A woman who fatally poisoned her husband of 40 years with spiked vegetable soup, before slashing his wrist, sent a chilling text to her adult daughter on the morning of the heinous killing.
Judith Ann Venn showed little emotion as she was granted immediate parole eligibility after admitting to killing her husband Lance at the couple’s home east of Brisbane in 2020.
More details surrounding the moments before the killing were revealed, including a text Venn sent to her adult daughter after another of her mentally-ill husband’s erratic acts.
The court was told Lance had arrived at his daughter’s house in the early hours of the morning to pick up a car.
When informed of this, Venn, 69, told her daughter: “OK, that ends it.”
There is no suggestion Venn’s daughter had any prior knowledge of Venn’s subsequent actions.
Catching you up on all the crime news you’ve missed. Listen to the latest episode of the True Crime Cheat Sheet podcast here
In sentencing, Supreme Court Justice Frances Williams said a “tragic chain of events” had led to Mr Venn’s death, exacerbated by her serious mental health issues.
She was released immediately on parole, with some 1081 days already spent in pre-sentence custody being counted as time served.
Venn pleaded guilty to Mr Venn’s manslaughter last week.
The court was told that on August 13, 2020, Venn picked up Mr Venn’s Lorazepam tablets from the chemist, dissolving 50 tablets into a batch of homemade vegetable soup.
She had earlier researched ways of taking her own life on the internet.
Venn also asked Mr Venn to sharpen a knife.
On the morning of Mr Venn’s death, he caught a taxi to his daughter’s home to collect a car she was selling on his behalf.
“(He) arrived at your daughter’s home at about 3.42am and waited until your daughter was awake,” Justice Williams said.
“Your daughter sent a message to you advising the deceased had been at her home since 4am.
“At that stage you replied, to the effect: ‘OK, that ends it’.”
Venn served her husband the poisoned soup about 7.30am.
“He went to the bathroom to take a shower and became unsteady on his feet,” Justice Williams said.
After helping him to the bedroom, Mr Venn hit Venn in the face, causing bruising.
The court was told he fell unconscious and Venn used the sharpened knife to cut his left wrist.
She then attempted to take her own life, leaving a note for her family.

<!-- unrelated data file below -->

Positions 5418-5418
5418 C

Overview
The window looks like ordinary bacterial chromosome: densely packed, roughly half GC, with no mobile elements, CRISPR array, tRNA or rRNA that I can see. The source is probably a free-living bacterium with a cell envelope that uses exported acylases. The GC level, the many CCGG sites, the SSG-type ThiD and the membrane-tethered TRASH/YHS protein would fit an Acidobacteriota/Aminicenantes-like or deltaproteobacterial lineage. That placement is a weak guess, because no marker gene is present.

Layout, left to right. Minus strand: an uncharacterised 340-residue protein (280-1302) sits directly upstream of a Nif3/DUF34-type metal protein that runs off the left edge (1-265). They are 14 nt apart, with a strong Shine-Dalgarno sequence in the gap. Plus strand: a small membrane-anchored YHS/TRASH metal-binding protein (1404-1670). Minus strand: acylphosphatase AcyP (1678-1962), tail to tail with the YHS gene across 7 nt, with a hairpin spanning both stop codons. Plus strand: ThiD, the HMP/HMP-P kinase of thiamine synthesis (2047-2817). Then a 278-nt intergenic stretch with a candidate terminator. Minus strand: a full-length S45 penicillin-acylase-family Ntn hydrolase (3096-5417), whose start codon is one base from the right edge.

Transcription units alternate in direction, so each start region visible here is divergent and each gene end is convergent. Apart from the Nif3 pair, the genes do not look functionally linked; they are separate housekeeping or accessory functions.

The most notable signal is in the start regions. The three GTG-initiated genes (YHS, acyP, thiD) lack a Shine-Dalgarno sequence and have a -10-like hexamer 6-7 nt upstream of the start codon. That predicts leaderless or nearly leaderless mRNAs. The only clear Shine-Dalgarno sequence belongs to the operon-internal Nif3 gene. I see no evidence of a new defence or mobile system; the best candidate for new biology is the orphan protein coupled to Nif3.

Mr Venn could not be revived by paramedics, a later autopsy determining he died from an overdose of the sleeping medication.
Venn’s plea to the charge of manslaughter was because of an abnormality of mind – linked to a severe depressive illness she suffered from – at the time she planned and caused her husband’s death.
“While you intended to kill the deceased … this sentence proceeds on the basis of diminished responsibility,” Justice Williams said.
The court was told Mr Venn had a history of bipolar spectrum disorder and manic depressive illness, his behaviour escalating in the months prior to Venn’s fatal act.
They included draining the couple’s finances on boats they did not need and frequently going on bizarre walks at night.
His anxieties had been exacerbated by the Covid-19 pandemic and a heightened sense of isolation from being unable to attend church gatherings, Justice Williams said.
Venn’s marriage was also marred by bouts of verbal and physical abuse at her husband’s hands.
Doctors had determined at the time she killed her husband, Venn’s level of depression was so high it bordered “psychosis”.
“It distorted your cognitive abilities, which impacted your ability to know you should not have done the act,” Justice Williams said.
“You were getting more and more sleep-deprived and isolated.
“The worsening of your cognitive distortions, characterised by all-or-nothing catastrophic thinking, restricted your ability to problem-solve or make rational decisions.
“It is in these circumstances you were led to believe the only solution to an intolerable and hopeless situation was for you and the deceased to die.”
Venn had expressed frustration at Mr Venn’s escalating behaviour and spoke of wanting to “relieve” her adult children of needing to care for him.
Statements in support of the churchgoing 69-year-old were tendered to the court, highlighting her “generous and caring nature” raising three children and caring for Mr Venn.
In their victim impact statements, they asked for Venn to be sentenced “compassionately” and get treatment for her mental health issues.
One had offered to support her when she was released from custody.
Justice Williams sentenced Venn to 8.5 years’ jail but granted immediate parole eligibility.